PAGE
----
Benjamin Lennertz, assistant professor in the philosophy department at Colgate University, was the featured speaker for the annual Albert the Great lecture on Thursday, Oct. 24, 2019, at Niagara University’s Castellani Art Museum. Lennertz discussed vegetarianism and veganism, using several arguments in philosophical teaching to explore the question, “Are vegetarians (like me) irrational?”

Starting out with the premise that “a person should not perform actions that lead to harm without there being some benefit of comparable or greater significance,” and arguing that eating and consuming animals or animal products are harmful actions, Lennertz presented facts about the meat and animal industry to advocate for vegetarianism.

Lennertz also used different moral frameworks to consider vegetarianism, including consequentialism, deontology, and virtue ethics. Through these frameworks, Lennertz argued that vegetarians are “irrational,” and explained how “irrational vegetarians,” such as himself, are victims of something called “consistency trolling”-- assuming that vegetarians shouldn’t eat products such as eggs, milk, and cheese since they already don’t eat meat.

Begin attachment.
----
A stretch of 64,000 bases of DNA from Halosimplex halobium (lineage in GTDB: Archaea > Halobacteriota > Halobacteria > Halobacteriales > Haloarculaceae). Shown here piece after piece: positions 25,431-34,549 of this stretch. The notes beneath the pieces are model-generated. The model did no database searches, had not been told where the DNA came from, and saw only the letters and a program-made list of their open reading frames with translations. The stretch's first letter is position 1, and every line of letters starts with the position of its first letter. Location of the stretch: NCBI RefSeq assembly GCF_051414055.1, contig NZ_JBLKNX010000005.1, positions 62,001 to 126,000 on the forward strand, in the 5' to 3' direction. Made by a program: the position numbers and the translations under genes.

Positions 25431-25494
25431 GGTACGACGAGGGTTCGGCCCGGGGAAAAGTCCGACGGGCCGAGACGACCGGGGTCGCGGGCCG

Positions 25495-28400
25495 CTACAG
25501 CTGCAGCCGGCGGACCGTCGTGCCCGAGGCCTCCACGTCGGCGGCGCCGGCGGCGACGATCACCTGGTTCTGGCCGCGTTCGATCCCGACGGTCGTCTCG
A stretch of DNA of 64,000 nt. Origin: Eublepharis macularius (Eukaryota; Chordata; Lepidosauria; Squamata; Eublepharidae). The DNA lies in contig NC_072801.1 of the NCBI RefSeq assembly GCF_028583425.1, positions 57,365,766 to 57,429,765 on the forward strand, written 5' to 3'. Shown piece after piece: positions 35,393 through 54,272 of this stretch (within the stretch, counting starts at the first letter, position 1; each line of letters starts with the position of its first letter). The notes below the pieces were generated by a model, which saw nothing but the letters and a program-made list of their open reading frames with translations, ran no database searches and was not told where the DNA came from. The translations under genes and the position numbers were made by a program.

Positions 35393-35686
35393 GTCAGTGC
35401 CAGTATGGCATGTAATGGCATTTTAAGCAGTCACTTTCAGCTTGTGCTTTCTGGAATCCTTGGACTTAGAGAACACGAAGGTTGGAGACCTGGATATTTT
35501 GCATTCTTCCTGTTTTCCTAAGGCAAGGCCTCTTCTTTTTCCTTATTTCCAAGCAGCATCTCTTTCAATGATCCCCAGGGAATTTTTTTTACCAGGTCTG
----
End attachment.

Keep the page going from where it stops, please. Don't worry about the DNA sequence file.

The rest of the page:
“It’s a very common condition for myself and fellow vegetarians,” said Lennertz.

At the end of his presentation, he stated that his whole argument trails back to moral commitment.

“It is a challenge to live up to our moral commitments,” said Lennertz. He said that when we fall short of our moral commitments, we recognize our irrationality. However, falling short of moral commitments is not necessarily a bad thing, he said. If anything, it’s better to be trying or already doing something partially than doing nothing. He said that building failures into practice enables you to become stronger, and encouraged the audience to not let the challenge of meeting all their personal moral commitments lead them to drop them or give up. 

“I think it’s better to be irrational in this way, but still do some good and a lot less bad,” said Lennertz. 

The Albert the Great Lecture is presented by the Niagara University philosophy department and named for Albertus Magnus, who is most famous for the influence he had as the instructor of St. Thomas Aquinas, the cornerstone of the Catholic intellectual tradition.


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